The EU Office in Bosnia and Herzegovina stated that first-ever results of the PISA test in the country represented an important moment for the education sector of Bosnia and Herzegovina, which had joined a total of 79 countries around the world participating in the assessment.
Over 200 schools in Bosnia and Herzegovina took part in the PISA study, which was organized by the Agency for Pre-Primary, Primary and Secondary Education (APOSO) in cooperation with UNICEF. The European Union enabled the country’s participation in the PISA survey by co-financing the entry fee in the amount of EUR 194,000.
The PISA test scores in Bosnia and Herzegovina were rather disappointing: The country is ranked 62nd among 79 countries, and results of students in Bosnia and Herzegovina were well below European and the Organization for Economic Cooperation and Development (OECD) average.
Ambassador Johann Sattler, Head of the EU Delegation and EU Special Representative in Bosnia and Herzegovina, underlined that the EU was the biggest international donor for development of education in the country, and emphasized the EU’s continuing commitment to support the education sector in BiH through a number of the EU assistance projects.
“PISA is a resource for countries to reform their education policies, which is why I hope these results are really a call for action”, said Sattler.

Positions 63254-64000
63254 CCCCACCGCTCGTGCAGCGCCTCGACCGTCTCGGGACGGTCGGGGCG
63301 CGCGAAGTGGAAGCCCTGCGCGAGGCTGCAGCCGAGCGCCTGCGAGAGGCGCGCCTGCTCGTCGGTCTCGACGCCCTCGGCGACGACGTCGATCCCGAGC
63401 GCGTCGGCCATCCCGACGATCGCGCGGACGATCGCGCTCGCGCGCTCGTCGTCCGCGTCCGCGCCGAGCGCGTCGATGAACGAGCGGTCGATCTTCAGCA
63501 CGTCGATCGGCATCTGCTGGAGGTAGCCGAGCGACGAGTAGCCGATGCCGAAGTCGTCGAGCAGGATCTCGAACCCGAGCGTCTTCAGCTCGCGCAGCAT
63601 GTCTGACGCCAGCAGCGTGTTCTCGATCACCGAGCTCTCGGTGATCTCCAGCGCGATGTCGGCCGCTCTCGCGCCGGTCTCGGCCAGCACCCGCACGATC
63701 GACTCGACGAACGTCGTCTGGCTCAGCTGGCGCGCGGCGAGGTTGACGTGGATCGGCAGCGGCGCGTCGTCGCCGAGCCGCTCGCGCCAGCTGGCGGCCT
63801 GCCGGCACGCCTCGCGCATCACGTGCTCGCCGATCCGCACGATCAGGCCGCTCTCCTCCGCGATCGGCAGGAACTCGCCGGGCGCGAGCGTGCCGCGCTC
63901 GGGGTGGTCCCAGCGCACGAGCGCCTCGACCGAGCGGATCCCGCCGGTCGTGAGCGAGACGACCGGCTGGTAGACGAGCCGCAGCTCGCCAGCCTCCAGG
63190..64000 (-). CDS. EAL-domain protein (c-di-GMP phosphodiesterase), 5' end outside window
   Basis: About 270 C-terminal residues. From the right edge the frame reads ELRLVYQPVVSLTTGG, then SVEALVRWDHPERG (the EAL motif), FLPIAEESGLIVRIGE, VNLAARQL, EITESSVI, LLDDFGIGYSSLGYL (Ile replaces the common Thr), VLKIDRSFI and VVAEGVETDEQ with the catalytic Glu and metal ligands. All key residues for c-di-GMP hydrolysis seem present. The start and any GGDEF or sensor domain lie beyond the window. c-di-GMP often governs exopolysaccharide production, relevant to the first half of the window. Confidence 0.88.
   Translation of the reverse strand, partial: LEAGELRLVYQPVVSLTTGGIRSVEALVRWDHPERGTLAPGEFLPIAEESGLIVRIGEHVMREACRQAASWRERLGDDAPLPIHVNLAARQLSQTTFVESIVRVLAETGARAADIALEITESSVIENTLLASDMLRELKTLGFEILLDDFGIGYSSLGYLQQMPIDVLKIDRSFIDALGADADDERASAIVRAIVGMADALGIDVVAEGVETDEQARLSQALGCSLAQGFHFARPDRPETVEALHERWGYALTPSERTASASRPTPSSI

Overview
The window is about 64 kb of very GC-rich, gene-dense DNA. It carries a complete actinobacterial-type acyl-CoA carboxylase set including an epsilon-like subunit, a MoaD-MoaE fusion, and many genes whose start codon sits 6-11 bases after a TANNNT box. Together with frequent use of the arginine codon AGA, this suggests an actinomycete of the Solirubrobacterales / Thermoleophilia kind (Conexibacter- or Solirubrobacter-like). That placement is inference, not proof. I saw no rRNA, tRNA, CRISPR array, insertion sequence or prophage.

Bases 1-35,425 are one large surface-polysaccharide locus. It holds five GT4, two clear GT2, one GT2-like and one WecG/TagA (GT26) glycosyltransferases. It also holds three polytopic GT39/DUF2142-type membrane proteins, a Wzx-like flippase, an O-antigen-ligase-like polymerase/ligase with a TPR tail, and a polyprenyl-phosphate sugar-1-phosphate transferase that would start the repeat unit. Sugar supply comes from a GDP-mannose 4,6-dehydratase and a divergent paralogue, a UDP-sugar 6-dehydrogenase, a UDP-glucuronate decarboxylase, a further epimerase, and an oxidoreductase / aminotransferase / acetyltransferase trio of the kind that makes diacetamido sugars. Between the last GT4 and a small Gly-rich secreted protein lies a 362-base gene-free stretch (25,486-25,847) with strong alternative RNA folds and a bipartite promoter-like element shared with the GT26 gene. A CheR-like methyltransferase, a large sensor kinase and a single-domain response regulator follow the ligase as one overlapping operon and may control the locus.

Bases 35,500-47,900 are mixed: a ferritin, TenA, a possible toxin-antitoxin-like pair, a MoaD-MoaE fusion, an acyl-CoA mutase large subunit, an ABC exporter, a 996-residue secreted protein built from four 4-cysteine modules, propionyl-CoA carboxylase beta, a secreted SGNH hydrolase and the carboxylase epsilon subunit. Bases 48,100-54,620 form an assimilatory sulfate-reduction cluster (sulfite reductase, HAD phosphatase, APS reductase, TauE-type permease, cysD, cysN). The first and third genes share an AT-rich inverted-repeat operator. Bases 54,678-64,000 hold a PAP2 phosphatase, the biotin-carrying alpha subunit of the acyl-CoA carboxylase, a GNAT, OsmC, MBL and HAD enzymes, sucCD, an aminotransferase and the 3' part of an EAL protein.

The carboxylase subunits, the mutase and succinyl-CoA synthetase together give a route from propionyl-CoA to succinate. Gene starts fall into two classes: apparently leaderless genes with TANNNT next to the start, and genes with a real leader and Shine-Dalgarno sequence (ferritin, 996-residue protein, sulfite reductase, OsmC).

He underlined that education had a pivotal role in countries experiencing transition as it helps to build democratic culture and contribute to growth and prosperity. Further brain drain of youth can also be mitigated if pupils are given an efficient school system which is internationally comparable, recognized and easily adaptable.
“I want to encourage authorities in Bosnia and Herzegovina to continue taking part in international assessments. Local authorities need to urgently act in order to ensure the country’s participation in the next, PISA 2021 assessment”, said Ambassador Sattler.
The Program for International Student Assessment (PISA) is a worldwide study by the Organization for Economic Cooperation and Development, which measures 15-year-olds’ ability to use their reading, mathematics and science knowledge and skills to meet real-life challenges.